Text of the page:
By: H. Anne Thurston, Columnist
Mammals all share certain likenesses and at the same time differences which cause each species to be granted its own name. So it is we have the cat family and other categories and even our very own which has been designated the human.
Although all mammals have been created with four appendages called ‘legs’ and usually rely on them all for walking there are a few who do stand and even move about on just two, the back ones which are the closest to the ground when the animal is upright. We humans are the exception however as the second pair, or front ‘legs’ have a major difference.
No paws complete with claws are found at their ends. Instead man has what are known as hands with fingers which in turn feature ‘nails’, not claws. Even the back legs terminate in feet with nails rather than the paws of other mammals. As a rule the foot is not used in the manner of a hand although when visiting an architectural firm in Bellaire some years ago I was privileged to see a young man seated before a drawing board busily and beautifully working on architectural drawings for a building. In the absence of arms and hands he had successfully taught his feet to perform a hand’s work. The opportunity to meet this man forever proved to me that the seemingly tragic and impossible need not be viewed as such.
I am reminded of this every day as I observe Ray perform those things we all do without thought with our hands with his which are severely disfigured from arthritis. It is very rare to hear him ask, “Anne, could you help me with this?” Somehow he manages to grasp a hammer, screw driver or pliers and do what he sets out to. He can do a much better job of removing a cork from a wine bottle than I.
The use of our hands in our daily lives is such an automatic procedure that we have coined phrases in our American ‘English’ that probably do not make a bit of sense to a person of another language. ‘Hands down’ is one such familiar saying and means something that has little to do with putting ones hands down in your lap or on a table. Rather it refers to the ease in which someone can accomplish a task or operation.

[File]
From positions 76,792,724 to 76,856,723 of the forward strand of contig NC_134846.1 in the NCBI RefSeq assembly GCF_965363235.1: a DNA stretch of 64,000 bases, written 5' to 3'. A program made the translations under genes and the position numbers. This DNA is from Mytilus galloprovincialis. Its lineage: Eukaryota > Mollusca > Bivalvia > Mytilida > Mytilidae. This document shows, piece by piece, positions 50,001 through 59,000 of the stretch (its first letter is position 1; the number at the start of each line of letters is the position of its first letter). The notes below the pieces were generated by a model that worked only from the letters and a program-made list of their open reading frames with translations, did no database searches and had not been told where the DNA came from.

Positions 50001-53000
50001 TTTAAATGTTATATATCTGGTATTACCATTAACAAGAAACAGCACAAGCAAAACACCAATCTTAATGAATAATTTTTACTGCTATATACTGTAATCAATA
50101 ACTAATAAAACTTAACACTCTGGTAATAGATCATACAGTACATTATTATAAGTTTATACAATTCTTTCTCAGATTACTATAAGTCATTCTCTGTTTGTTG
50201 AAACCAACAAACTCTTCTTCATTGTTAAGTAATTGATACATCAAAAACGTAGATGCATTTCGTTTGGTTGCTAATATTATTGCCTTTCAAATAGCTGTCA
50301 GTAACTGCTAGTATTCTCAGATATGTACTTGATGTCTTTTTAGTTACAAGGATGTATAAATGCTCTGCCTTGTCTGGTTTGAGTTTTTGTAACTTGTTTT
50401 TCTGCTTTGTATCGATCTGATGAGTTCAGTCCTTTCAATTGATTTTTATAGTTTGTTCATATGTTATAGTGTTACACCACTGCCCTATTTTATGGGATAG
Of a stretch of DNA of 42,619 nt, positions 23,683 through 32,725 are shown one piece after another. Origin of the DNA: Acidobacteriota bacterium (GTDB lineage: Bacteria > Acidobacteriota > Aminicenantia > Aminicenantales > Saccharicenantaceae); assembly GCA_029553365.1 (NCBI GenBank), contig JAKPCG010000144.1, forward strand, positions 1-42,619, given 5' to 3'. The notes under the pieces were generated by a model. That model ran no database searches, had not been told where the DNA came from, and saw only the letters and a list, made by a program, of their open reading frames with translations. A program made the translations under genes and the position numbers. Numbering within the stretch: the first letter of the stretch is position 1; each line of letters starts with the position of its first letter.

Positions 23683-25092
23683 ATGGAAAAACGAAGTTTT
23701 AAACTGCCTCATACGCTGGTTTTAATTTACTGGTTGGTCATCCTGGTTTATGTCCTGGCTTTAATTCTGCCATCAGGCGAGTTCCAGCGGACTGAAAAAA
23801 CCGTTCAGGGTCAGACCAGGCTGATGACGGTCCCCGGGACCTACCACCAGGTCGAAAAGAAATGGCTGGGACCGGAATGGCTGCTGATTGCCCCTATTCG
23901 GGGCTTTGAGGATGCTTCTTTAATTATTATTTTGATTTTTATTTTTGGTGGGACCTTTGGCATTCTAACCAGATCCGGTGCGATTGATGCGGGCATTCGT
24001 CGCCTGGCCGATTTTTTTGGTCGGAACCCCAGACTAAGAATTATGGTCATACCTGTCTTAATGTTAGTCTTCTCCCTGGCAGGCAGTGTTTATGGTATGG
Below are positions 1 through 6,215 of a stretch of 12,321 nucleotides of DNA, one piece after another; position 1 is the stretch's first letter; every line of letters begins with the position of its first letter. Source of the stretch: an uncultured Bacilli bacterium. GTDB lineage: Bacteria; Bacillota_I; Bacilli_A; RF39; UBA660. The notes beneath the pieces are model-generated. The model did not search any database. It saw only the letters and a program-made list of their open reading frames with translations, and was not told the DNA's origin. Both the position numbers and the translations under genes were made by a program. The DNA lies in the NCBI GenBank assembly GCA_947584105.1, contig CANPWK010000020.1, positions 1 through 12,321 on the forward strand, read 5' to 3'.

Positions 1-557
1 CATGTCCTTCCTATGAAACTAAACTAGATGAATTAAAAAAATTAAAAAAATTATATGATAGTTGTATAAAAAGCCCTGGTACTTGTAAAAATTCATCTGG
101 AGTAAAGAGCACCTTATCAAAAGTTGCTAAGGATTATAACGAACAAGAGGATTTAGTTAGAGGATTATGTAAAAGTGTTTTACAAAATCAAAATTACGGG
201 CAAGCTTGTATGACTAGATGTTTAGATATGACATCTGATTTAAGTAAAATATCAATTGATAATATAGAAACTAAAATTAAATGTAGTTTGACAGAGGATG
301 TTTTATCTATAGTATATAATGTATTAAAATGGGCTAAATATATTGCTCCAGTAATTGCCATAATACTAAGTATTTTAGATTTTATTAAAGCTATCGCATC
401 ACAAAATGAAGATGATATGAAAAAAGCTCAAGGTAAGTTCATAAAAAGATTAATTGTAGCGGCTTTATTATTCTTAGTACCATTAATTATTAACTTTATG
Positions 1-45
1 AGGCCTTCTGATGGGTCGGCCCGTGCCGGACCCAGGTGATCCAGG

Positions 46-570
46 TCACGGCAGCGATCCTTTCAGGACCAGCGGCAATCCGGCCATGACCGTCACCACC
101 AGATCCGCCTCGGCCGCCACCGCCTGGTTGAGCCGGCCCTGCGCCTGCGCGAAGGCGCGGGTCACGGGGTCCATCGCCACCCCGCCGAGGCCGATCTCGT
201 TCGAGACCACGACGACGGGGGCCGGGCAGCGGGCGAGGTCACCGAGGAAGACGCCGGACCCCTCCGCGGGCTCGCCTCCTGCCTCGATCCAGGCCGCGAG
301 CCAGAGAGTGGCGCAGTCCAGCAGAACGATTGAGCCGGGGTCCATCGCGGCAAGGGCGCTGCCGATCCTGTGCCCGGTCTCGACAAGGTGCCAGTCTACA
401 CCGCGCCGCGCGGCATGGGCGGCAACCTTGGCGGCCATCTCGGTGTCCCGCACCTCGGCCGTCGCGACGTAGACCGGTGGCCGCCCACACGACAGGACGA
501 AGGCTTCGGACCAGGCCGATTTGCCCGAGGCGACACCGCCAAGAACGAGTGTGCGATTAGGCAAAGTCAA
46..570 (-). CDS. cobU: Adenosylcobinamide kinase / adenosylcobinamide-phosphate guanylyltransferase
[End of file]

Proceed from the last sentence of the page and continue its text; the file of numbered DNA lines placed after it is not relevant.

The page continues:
A ‘hand shake’ has nothing to do with any medical condition in which the hands shake as in Parkinson’s but rather the firm clasping of hands by two humans to express agreement or greeting. There was a time in history when such a shake was a binding legal agreement. No written word, governmental intervention or lawyer’s assistance was required.
A ‘hand signal’ involves no light. It is merely the use of the hand to designate an intended action. This used to be employed by a driver to indicate which direction he was about to turn. Today we witness it between pitchers and catchers as the type of pitch is discussed silently. A certain use of the hand and fingers is also used to ‘swear’ at another when differences of opinions exist.
‘Hands up’ carries its own message that seemingly has nothing to do with the need of the moment. Usually used in describing a robbery by an author or script writer the action of holding ones hand high above the head actually is demanded so the perpetrator can see that the victim has no weapon.
To ‘hand over’ something is used as a request when asking another if they will give you something they have. The something may be an object they have obtained on the sly or it may simply be something you want to take from the other person. It is a demand, not a polite please and thank you procedure.
‘Light handed’ refers to the ability of a person to take something from another without being seen. In doing something in a light handed manner it is as if the perpetrator says to himself, “Oh, what the heck. I might as well do it (whatever ‘it’ might be) –no one will ever know.
We hold ‘hands’ of cards, raise hands in praise, clasp hands in prayer, hold hands in love and softly touch a new born baby in awe. Those of us who possess two healthy ones, no matter our age are very blessed.
Anne Thurston is a weekly columnist for The Boyne City Gazette. Thurston lives in Boyne City, and her published works include “E-Males” and “The Book of Anne.” More information on her work can be found at http://www.hathurston.com